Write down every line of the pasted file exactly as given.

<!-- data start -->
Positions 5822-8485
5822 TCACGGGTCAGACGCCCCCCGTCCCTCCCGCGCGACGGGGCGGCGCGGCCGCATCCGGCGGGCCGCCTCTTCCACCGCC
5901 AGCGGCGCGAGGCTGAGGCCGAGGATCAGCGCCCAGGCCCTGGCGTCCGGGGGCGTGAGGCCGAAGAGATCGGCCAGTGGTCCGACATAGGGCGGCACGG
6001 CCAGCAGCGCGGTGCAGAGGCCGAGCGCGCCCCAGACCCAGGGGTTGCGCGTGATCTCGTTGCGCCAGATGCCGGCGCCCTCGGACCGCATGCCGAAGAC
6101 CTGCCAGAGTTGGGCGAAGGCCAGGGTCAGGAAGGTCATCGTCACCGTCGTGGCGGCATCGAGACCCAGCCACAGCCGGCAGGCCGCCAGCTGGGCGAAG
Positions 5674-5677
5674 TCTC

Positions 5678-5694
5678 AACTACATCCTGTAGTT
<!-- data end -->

Positions 5822-8485
5822 TCACGGGTCAGACGCCCCCCGTCCCTCCCGCGCGACGGGGCGGCGCGGCCGCATCCGGCGGGCCGCCTCTTCCACCGCC
5901 AGCGGCGCGAGGCTGAGGCCGAGGATCAGCGCCCAGGCCCTGGCGTCCGGGGGCGTGAGGCCGAAGAGATCGGCCAGTGGTCCGACATAGGGCGGCACGG
6001 CCAGCAGCGCGGTGCAGAGGCCGAGCGCGCCCCAGACCCAGGGGTTGCGCGTGATCTCGTTGCGCCAGATGCCGGCGCCCTCGGACCGCATGCCGAAGAC
6101 CTGCCAGAGTTGGGCGAAGGCCAGGGTCAGGAAGGTCATCGTCACCGTCGTGGCGGCATCGAGACCCAGCCACAGCCGGCAGGCCGCCAGCTGGGCGAAG
Positions 5674-5677
5674 TCTC

Positions 5678-5694
5678 AACTACATCCTGTAGTT